The younger me could have avoided a few middle seats if I’d exercised this option a time or two when flying an airline I wouldn’t normally be on!

Never picked a job where renting from Avis was required

This is a bit tongue in cheek, but I’ve really never had any great experiences with Avis and in fact have had several really bad ones. I don’t know what it is but they just suck. The older me would tell the younger me to ask what rental car company must be used by the travel program and if it’s Avis to run, run run! 🙂

Starting not checking a bag sooner

My second ever business trip was to Oklahoma (on Southwest) and I checked a bag. And it was immediately lost. Major hassle. This was years ago, but I learned a lesson about carrying bags on, traveling light, and never checking a bag. Now, I rarely check my bag – literally maybe only once a year under special circumstances (e.g. I have golf clubs or something).

Investing in higher quality luggage sooner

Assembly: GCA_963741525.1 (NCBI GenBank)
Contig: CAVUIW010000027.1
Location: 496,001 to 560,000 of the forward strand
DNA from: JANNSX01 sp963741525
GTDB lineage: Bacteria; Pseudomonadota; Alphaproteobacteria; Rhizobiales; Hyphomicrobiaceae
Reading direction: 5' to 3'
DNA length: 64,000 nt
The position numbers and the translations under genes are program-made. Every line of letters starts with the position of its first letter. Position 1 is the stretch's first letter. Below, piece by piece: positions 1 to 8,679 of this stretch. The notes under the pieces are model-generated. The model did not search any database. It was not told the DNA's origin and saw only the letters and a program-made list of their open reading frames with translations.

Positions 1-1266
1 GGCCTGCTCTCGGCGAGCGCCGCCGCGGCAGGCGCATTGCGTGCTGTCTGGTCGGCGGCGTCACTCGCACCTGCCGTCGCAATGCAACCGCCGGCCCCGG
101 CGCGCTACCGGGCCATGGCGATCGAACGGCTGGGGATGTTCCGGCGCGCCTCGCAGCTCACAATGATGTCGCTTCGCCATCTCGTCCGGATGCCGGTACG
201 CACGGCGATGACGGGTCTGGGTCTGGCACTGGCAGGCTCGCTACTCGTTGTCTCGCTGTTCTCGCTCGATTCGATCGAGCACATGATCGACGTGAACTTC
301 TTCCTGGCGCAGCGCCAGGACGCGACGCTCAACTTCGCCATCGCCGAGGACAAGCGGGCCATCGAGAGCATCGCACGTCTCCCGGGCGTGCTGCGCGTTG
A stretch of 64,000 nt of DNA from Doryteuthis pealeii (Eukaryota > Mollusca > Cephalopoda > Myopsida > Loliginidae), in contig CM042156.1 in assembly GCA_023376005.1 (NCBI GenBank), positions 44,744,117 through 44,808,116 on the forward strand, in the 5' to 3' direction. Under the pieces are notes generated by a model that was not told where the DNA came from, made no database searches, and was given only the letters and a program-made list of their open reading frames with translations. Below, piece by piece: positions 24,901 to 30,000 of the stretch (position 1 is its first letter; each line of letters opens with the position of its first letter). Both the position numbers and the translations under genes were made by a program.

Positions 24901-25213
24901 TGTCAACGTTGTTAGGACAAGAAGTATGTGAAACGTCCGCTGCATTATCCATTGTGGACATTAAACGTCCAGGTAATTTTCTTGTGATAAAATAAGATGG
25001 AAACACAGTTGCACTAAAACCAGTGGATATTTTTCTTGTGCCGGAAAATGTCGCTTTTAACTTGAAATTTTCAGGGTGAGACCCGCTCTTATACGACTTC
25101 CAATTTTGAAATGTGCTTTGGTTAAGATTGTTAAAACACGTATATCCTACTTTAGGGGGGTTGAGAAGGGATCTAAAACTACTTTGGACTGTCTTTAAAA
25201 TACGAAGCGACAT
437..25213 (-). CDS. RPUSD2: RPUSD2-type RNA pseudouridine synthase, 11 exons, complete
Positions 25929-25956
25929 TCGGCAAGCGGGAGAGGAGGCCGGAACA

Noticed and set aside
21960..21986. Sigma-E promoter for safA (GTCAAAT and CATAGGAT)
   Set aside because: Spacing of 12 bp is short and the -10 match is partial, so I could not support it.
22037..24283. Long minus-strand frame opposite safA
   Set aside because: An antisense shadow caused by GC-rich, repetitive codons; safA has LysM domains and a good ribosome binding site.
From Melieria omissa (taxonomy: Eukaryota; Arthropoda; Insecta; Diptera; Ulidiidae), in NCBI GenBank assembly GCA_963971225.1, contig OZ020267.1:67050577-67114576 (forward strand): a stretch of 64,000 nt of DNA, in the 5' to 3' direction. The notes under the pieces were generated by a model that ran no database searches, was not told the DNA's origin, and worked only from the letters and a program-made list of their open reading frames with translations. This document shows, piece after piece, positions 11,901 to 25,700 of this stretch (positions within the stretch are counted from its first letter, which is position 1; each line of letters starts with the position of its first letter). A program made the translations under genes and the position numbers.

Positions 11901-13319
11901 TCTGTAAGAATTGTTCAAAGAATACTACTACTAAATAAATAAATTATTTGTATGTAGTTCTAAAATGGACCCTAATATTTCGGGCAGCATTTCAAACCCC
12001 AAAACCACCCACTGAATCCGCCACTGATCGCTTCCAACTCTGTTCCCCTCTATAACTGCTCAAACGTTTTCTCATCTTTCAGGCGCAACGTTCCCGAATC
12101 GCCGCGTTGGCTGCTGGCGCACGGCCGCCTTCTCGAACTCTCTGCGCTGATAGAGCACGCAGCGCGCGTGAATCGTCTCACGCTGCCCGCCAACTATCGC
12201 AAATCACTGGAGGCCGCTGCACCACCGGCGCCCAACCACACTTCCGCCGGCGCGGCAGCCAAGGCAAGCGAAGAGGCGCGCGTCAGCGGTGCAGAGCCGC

It wasn’t until about 2 years ago that I finally decided to invest in quality luggage. For years and years I always went with something cheap thinking it wasn’t that big of a deal. Boy, I was wrong. A nice quality piece of luggage can be a game changer.

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Quality luggage is often designed with features that are intentionally nicer and useful for frequent travelers (e.g., built in chargers are popular now) or special compartments for travel items. Heck, even the quality is better (e.g., better / smoother zippers, wheels, etc.). If you are just starting out into the world of frequent travel, make the investment and get some good luggage!

My luggage of choice these days is the TravelPro Crew 11 which is the best bag I’ve ever owned. You can read my product review here or check the price on Amazon here.

Dumping the rolling briefcase for a backpack much sooner!

For many years the younger me used a rolling Samsonite Briefcase. It seemed like the “professional” thing to do and a backpack seemed far too casual for the business world. So I would dutifully roll my two bags around on my trips (occasionally placing my case on top of my suitcase for easier-ish transport).

Yeah, that was dumb. It was some regular NYC travel that got me to change. Ever tried to roll anything on the streets of NYC or downstairs to take a subway? Insanity.

I started to look around and realized everyone is carrying a backpack. Doh! The light bulb clicked and I haven’t looked back.

For years I used the Ogio Metro Backpack which remains a wonderful backpack for business travelers. However, a few years back I switched to the Knack Pack which is now my absolute favorite business travel backpack.